Burnaby Lyric Opera and the Shadbolt Centre for the Arts

Die Fledermaus by Johann Strauss II

Dates and Venue 23 February and 1 March @ 8.00pm and 25 and 27 February @ 2.00pm | James Cowan Theatre, 6450 Deer Lake Avenue, Burnaby

Reviewer Ed Farolan


I was impressed by this production. There were some voices that stood out: Michelle Koebke (Adele) and Heidi Muendel (Rosalinde) had operatic sounds that reached high heavens.

They were bubbly, energetic, and the power of their voice projection would have reached an audience of a football stadium. In fact, some audience members who were sitting in the first row had to move to the back seats. Apparently, their eardrums were about to burst. I did likewise after the second intermission.

Javier Gutierrez (Dr. Falke) was also impressive with that special resonance in his voice and stage presence. Russell Robson (Alfred) was funny and mastered his role as the lover, but lacked that vibrancy in his tenor voice. Wayne Line (Gabriel) acted his role with confidence, but I felt he had to project his baritone voice more with his arias and duets.

Michelle McKenzie (Prince Orlofsky) acted his part well and had a great singing voice. What boggled my mind as I was watching the show was: Couldn't Stage Director Matthew Bissett find a man to play the part?

In Act II, at the ball of Prince Orlofsky, the chorus members were dazzling in their costumes, and they acted and sang impressivelyl. The choreography was masterfuly executed and the stage was well utilized. I liked the part when all the singers gathered at stage left, poised and ready, as it were, for a winning photo tableau.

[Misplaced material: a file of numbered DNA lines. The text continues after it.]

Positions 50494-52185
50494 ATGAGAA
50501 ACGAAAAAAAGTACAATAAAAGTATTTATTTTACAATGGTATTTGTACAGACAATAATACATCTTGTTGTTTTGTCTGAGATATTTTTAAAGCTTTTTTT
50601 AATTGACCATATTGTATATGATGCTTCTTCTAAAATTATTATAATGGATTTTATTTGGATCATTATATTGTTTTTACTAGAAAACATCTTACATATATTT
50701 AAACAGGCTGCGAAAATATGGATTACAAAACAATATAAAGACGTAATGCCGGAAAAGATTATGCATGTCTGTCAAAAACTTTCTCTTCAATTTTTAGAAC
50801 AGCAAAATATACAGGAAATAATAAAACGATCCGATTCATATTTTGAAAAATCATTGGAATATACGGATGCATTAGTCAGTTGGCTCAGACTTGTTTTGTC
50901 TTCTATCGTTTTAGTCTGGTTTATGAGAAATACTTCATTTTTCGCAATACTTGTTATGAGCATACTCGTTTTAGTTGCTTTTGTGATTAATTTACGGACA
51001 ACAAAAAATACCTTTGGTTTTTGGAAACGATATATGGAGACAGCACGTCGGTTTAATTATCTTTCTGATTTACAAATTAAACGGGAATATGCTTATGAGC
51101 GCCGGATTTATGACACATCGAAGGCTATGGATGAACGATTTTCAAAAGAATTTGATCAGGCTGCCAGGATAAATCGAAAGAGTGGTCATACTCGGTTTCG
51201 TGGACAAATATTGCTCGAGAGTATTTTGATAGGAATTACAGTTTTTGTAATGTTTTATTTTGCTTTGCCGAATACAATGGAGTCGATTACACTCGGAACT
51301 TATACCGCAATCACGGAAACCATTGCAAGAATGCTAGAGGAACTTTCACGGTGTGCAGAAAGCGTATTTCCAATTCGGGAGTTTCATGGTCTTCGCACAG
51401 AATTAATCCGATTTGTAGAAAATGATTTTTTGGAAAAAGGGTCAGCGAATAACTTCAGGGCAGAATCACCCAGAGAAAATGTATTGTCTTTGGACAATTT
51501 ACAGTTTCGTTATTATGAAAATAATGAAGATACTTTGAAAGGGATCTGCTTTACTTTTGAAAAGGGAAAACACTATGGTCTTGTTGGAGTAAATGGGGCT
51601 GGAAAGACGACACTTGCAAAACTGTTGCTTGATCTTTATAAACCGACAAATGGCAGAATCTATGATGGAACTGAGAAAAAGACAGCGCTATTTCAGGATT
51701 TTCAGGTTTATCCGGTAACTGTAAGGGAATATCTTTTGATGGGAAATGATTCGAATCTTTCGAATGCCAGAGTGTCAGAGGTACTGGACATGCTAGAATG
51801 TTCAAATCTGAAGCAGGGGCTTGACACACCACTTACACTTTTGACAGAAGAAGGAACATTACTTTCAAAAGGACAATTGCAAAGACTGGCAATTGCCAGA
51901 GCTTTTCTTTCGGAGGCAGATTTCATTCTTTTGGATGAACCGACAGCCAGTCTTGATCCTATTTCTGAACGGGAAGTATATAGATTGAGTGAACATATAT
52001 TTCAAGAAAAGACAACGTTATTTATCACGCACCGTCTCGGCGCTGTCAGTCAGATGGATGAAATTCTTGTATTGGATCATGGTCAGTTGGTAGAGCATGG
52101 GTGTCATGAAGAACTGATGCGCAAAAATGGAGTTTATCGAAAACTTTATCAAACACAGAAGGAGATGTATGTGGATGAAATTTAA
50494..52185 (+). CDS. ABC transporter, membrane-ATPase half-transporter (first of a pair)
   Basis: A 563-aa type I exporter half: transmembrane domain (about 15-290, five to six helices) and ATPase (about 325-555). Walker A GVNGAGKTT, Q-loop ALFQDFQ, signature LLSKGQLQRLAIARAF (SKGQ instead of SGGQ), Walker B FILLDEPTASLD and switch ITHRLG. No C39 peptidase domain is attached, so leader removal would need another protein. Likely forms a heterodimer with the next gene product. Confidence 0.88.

The set was simple. In the first two acts, a triangular window on stage right and a circular doorway on stage left. The third act, the city jail, was quite innovative. The prison bars resembled vertical neon lights from top to bottom, and in one instance, was used as a piano by Kennedy Goodkey (Frosch), the intoxicated jailer.

Music Director David Boothroyd accompanied the singers on the piano at the orchestra level downstage right, and at times, he played only with his left hand while his right hand conducted. A one-man orchestra for this production.

Burnaby Lyric Opera features emerging professionals and semi-professional opera singers in leading roles, such as Muendel and Koebke, who have sung and continue singing professionally. The other singers, mostly from the chorus, are student performers acquiring experience on the operatic stage.

© 2008 Ed Farolan